Google today will begin rolling out several updates to its Chrome web browser, with the goal of increasing user productivity and making the browsing experience faster. Specifically, Google is making Chrome’s tabs and its newer tab groups easier and quicker to use. Under-the-hood, it promises improvements that will deliver up to 10% faster page loads and those that will reduce the impact of having idle background tabs.
Together, the full set of new features address concerns of Chrome power users who tend to have many tabs open at once and work in their browser on a regular basis.
Google this May introduced tab groups, initially in beta. The feature allows users to add their open tabs to a group that they can then name and label, to keep their various projects, tasks, applications, and other online research organized. In this release, tab groups will roll out to all users.
Based on beta user feedback, Google is tweaking how tab groups work, as well.
Chrome will now users to collapse and expand their tab groups, so you can focus on the ones you need to access right now. Google says this was the most popular request it heard from those who were using tab groups, during tests. Also, Google is introducing a new touchscreen interface for tabs designed for laptops being used in tablet mode, coming to Chromebooks first. This will make it easier for users to flip through tabs.
On Android’s version of Chrome, if you start typing a page in the address bar, you’ll see a suggestion to switch to that tab if it’s already open. Android users will also gain simplified URL sharing to make it easier to copy links and share to other devices or send links through other apps.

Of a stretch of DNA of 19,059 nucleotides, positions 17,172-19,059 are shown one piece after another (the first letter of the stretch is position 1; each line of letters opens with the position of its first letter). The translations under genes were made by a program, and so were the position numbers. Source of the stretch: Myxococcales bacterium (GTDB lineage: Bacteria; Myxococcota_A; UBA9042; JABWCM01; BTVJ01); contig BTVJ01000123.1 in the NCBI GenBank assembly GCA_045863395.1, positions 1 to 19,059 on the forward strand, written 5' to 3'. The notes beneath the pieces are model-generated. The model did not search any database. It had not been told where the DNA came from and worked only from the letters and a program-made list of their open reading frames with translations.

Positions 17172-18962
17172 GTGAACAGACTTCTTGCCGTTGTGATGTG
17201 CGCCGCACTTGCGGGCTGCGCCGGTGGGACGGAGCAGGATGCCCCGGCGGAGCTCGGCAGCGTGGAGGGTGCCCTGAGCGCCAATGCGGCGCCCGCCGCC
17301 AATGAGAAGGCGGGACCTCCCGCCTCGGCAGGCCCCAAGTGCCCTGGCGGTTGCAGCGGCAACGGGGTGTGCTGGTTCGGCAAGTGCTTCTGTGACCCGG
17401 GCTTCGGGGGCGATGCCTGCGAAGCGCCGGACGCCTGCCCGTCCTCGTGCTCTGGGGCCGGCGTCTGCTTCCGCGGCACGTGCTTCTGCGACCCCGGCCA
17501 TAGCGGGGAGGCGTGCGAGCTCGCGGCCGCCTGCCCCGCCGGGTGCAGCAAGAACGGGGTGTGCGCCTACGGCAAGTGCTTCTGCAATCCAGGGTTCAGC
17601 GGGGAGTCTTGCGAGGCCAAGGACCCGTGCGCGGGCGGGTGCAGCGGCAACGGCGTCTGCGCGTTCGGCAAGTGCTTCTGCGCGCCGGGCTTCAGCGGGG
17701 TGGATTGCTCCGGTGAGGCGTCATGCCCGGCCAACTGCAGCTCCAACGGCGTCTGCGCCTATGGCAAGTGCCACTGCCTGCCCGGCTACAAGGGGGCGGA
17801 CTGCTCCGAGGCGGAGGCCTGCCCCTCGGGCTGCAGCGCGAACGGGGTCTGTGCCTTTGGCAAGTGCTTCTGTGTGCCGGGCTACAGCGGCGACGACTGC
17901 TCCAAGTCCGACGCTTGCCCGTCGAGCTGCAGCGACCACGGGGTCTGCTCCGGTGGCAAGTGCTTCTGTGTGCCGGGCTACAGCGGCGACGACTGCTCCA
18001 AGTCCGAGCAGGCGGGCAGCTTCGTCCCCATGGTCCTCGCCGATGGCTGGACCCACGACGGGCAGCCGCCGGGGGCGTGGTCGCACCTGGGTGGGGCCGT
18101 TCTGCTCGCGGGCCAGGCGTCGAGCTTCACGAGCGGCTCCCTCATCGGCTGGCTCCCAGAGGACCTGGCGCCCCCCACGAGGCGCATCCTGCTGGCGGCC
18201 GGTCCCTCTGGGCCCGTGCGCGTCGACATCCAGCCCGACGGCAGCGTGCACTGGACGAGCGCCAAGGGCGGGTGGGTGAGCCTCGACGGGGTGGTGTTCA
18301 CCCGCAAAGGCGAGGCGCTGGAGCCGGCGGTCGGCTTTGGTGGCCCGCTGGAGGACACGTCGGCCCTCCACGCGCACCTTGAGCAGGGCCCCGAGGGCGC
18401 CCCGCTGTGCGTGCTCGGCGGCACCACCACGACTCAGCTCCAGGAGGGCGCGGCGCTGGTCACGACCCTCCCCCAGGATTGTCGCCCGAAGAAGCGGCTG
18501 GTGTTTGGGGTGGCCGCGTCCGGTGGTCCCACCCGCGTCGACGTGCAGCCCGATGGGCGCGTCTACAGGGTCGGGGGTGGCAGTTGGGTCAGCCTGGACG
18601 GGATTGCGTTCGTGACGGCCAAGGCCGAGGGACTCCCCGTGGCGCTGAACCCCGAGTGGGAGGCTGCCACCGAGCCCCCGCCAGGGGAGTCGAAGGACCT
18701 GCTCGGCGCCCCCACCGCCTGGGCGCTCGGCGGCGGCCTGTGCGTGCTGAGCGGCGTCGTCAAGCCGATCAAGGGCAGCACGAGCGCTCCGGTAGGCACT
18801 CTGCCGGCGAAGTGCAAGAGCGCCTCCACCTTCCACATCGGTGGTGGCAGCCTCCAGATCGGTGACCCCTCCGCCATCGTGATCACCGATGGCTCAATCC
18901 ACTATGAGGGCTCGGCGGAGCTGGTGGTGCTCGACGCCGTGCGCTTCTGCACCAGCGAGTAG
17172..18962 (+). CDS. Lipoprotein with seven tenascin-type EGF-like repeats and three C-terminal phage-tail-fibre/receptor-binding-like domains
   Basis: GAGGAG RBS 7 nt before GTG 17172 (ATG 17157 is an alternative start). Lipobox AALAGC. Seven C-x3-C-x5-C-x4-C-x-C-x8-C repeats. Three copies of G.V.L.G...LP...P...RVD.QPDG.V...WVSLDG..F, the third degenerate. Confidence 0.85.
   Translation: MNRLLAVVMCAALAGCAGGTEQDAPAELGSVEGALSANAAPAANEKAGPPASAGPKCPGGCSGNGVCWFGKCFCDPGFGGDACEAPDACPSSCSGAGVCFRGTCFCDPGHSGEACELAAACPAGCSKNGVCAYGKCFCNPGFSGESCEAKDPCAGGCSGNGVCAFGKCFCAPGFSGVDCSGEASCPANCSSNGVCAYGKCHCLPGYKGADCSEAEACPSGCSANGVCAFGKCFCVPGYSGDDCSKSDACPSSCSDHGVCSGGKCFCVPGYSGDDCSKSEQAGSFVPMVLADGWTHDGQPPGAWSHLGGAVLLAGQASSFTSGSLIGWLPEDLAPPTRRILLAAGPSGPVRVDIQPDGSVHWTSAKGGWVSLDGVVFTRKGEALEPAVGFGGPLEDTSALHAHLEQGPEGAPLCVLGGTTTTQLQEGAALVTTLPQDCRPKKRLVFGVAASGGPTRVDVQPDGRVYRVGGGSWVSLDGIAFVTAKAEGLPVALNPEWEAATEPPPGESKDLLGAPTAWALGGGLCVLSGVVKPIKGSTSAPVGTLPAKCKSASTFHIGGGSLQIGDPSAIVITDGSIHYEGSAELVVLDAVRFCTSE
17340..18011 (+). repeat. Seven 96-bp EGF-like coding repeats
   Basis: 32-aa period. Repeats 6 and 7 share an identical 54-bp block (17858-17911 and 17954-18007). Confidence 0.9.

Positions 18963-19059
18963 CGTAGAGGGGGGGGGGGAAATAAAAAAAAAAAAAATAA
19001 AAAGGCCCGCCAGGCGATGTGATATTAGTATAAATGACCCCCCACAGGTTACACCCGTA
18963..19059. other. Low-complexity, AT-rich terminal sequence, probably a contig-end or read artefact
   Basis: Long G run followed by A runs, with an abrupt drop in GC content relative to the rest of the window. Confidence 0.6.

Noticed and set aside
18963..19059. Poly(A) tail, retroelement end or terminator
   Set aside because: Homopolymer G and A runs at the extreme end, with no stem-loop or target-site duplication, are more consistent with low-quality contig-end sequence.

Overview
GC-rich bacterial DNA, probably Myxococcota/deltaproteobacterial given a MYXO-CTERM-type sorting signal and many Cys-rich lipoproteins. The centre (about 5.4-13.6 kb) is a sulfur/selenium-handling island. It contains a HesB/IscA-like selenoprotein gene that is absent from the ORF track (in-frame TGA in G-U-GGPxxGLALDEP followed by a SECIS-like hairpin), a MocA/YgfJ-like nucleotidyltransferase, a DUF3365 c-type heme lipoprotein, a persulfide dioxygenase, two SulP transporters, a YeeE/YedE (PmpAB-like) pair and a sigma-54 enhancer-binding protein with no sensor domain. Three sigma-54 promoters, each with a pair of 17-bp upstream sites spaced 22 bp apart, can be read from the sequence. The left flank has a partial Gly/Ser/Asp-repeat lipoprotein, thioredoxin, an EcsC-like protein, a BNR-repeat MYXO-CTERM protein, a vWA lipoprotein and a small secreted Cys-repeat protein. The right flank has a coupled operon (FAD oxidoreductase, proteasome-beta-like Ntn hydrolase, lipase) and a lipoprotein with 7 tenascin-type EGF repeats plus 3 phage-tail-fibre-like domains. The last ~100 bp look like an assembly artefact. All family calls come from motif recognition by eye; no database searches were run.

In addition, they’ll be able to print the page or even generate a QR code to scan or download.
The new QR code feature will make its way to Chrome on the desktop, too, and will be accessible from a new QR code icon in the Chrome address bar.
Google will also begin to roll out what will likely be a very popular new feature in this latest release — the ability to fill out and save PDF forms directly from Chrome. You’ll even be able to re-open these files again and pick up where you left off. This feature, however, will slowly roll out over the next few weeks, Google says.
Meanwhile, the Beta version of the Chrome browser will introduce a feature that lets you hover over a tab to see a thumbnail preview of the page. This could be useful particularly for those times when you have many open tabs from the same domain, like Google Docs.
To improve the overall experience of using many tabs in Chrome, this release (version M85) will deliver two improvements. The first is Profile Guided Optimization, which is a compiler optimization technique where the most performance-critical parts of the code can run faster, Google explains. It says this will bring up to 10% faster page loads by prioritizing the most common tasks. The improvement will roll out across Mac and Windows with Chrome M85. (The technique was actually first introduced in M53 using Microsoft Visual C++ [MSVC], Chrome’s previous build environment. Now it uses Clang and will reach both Mac and Windows).
In the Chrome Beta channel, Google is also introducing tab throttling which gives more resources to the tabs you’re currently using by taking the resources back from tabs that have been in the background for a long time. This change should bring improvements across loading speed, battery and memory saving.
Chrome has often been criticized for being slow and a resource hog on Mac. While user complaints can be attributed to a variety of problems, ultimately users will blame the software, not the OS it runs upon. That means Google has to make an effort to address the areas it’s able to fix by rolling out optimizations such as these. To what extent the improvements deliver the results Google promises, however, will have to be confirmed by third-party testing after they arrive.